Doreen Wachmann chats to a high-flyer who could eventually take our prime rabbinic position
BRITAIN'S academic expert on the British Chief Rabbinate is giving up a high-flying Civil Service career to study in America to become a rabbi.
Manchester-born Dr Ben Elton became an expert on the British Chief Rabbinate after the publication of his London University history PhD thesis Britain's Chief Rabbis and the Religious Character of Anglo-Jewry, 1880-1970.
His views were recently in great demand in the lead-up to the selection of Britain's next Chief Rabbi.
Dr Elton, who advocates an open and inclusivist approach to the non-Orthodox, is predicting a short 10-year interim term for Rabbi Ephraim Mirvis, at the same time as the chief rabbinate guru himself is training for the rabbinate in a unique American institution which encourages just that.
Could this make him a leading contender in the British Chief Rabbinate race in the next decade?
Only time will tell, but the indications look pretty promising.
Dr Elton grew up in Salford, a regular attender at Holy Law Congregation where he was regularly to be seen sitting next to his dad, Bury director of public health and Outreach chairman Dr Peter Elton and younger brother Daniel, a former Jewish Telegraph reporter.
Mum Mavis is a retired teacher and bereavement counsellor.
Dr Elton first became interested in Anglo-Jewish religious history while reading history at Queens College, Cambridge, where he gained a scholarship and a first-class degree with distinction.
He told me: "I realised through my work on mixed choirs in the United Synagogue that the halachic attitudes and policies of Chief Rabbis had been misunderstood."
His undergraduate work on the topic was eventually published in Jewish Historical Studies under the title Did the Chief Rabbis move to the right? A case study -the mixed choir controversies 1880-1986.
This research eventually led to his doctoral one in which he defended the orthodoxy of the late Chief Rabbi Joseph Hertz against historians who had accused him of being a Conservative.
Over the years, Dr Elton's keen interest in Jewish religious history became more than an academic pursuit as, living in London, he adopted a more observant lifestyle. But his first profession was in the Civil Service where he served as Justice Appointments Commission head of equality and fair treatment, a policy adviser on constitutional reform, prison sentencing and data protection, private secretary to the Lord Chancellor and parliamentary assistant to MP Helen Southworth. After nine years in the Civil Service and as a parliamentary assistant, he decided to take a sabbatical.
But he became so enthused with yeshiva life that he has decided to train for the rabbinate.
He said: "I had completed a PhD in Jewish history part-time and published a book. But I wanted to spend more of my time pursuing academic studies and learning Torah."
Dr Elton was drawn towards Yeshivat Chovevei Torah Rabbinical School in New York, which combines pastoral training for the rabbinate with a diversity of Orthodox approaches from modern Orthodox, religious Zionist to even rigidly chassidic Satmar.
He said: "The yeshiva has a tremendous culture. All the rabbinic lecturers are imbued with a profound love of Torah and yirat shamayim (fear of heaven).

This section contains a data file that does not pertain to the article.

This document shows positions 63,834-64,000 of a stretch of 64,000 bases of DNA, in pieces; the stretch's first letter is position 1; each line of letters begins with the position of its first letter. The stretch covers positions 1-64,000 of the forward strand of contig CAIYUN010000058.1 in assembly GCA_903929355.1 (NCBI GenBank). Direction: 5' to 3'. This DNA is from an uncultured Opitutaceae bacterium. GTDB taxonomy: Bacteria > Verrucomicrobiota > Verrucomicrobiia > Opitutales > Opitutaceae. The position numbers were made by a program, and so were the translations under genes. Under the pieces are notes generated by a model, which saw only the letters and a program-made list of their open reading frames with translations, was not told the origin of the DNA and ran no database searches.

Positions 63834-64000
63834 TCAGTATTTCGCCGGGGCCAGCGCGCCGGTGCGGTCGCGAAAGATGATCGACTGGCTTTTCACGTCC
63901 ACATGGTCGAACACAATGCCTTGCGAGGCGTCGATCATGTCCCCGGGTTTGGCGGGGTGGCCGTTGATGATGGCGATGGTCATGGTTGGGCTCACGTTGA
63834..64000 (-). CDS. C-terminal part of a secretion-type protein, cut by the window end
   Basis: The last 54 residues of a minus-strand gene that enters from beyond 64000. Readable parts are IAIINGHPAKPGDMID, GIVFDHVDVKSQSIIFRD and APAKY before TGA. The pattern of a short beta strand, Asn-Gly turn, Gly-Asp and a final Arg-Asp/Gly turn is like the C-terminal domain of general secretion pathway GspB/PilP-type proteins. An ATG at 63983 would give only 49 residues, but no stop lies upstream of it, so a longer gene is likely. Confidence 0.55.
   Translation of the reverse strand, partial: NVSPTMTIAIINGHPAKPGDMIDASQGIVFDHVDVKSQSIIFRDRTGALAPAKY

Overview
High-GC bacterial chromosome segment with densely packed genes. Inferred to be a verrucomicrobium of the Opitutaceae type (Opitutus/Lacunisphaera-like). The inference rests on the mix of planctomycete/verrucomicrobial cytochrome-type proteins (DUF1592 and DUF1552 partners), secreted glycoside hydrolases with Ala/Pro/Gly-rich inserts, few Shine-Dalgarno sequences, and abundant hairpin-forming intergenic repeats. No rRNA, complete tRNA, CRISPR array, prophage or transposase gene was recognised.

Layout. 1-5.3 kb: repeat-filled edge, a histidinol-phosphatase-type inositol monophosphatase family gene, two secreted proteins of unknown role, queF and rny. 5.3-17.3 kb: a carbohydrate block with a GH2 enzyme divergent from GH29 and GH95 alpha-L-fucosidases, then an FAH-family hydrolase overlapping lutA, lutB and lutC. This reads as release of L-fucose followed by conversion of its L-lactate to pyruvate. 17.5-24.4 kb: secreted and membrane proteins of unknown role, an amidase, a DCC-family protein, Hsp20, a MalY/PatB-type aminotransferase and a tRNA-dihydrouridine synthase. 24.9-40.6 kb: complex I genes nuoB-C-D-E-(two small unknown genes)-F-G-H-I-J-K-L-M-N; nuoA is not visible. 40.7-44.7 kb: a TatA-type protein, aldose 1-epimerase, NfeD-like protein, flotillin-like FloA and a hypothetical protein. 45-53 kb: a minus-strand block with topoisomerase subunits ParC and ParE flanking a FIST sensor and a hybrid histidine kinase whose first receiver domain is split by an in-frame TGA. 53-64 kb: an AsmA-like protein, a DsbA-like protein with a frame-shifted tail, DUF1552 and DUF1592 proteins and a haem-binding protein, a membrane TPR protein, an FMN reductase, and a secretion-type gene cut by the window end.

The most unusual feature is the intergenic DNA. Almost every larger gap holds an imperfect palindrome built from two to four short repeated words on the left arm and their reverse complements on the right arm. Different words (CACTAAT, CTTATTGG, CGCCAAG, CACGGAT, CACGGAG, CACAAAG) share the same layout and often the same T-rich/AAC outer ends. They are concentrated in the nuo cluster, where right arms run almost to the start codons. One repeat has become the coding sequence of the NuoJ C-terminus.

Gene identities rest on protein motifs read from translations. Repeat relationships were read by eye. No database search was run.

"They are Torah scholars from different streams - Yeshiva University, Yeshivat Har Etzion (religious Zionist) and even Satmar chassidim.
"The yeshiva has certain expectations, but there is room for diversity. All students are expected to have an open and inclusive orientation, to look for ways to relate positively and respectfully to non-observant and non-Orthodox Jews and to create more opportunities within halacha for women, as well as a sensitivity towards excluded groups."
He continued: "There is complete commitment in the yeshiva to intense engagement with the texts and mastery of halacha so that graduates can pasken (make decisions on Jewish law) for their communities, as well as on finding and sharing religious meaning.
"There is also a strong emphasis on pastoral training, which takes up a number of afternoons a week, so that rabbis can serve their congregants' needs."
The yeshiva originally made an exception for Dr Elton to come part-time for a year and not complete the full rabbinic training programme.
Buthe said: "After a few months I was so enthused by the learning and the wider mission of the yeshiva that I decided to remain in New York, finish semicha (rabbinical ordination) and pursue a career in the rabbinate."
He hopes to graduate in 2015.
Meanwhile, Dr Elton spends a lot of time before Shabbatot and festivals travelling the USA to address different synagogues.
He is currently an intern in Washington Heights Congregation, New York, and in Washington's National Synagogue.
On graduation, he intends to remain initially in the USA, gaining rabbinic experience.
After that, he says, "I may return to the UK as a more senior rabbi, but I have no firm plans - my hope is to be a historian and a rabbi."
And his historical research on Anglo-Jewry is still continuing.
He is currently writing A Religious History of the Jews of Britain since 1066 and was recently awarded a Tikvah Fund scholarship which involved three months of intense high-level seminars on Jewish thought and culture and will involve a research project on Pre-War Enlightened Orthodoxy in New York.
While Dr Elton looks to the past in his historical research, British Jewry can look to the future in the hope that he returns to our shores and even eventually takes our prime rabbinic position.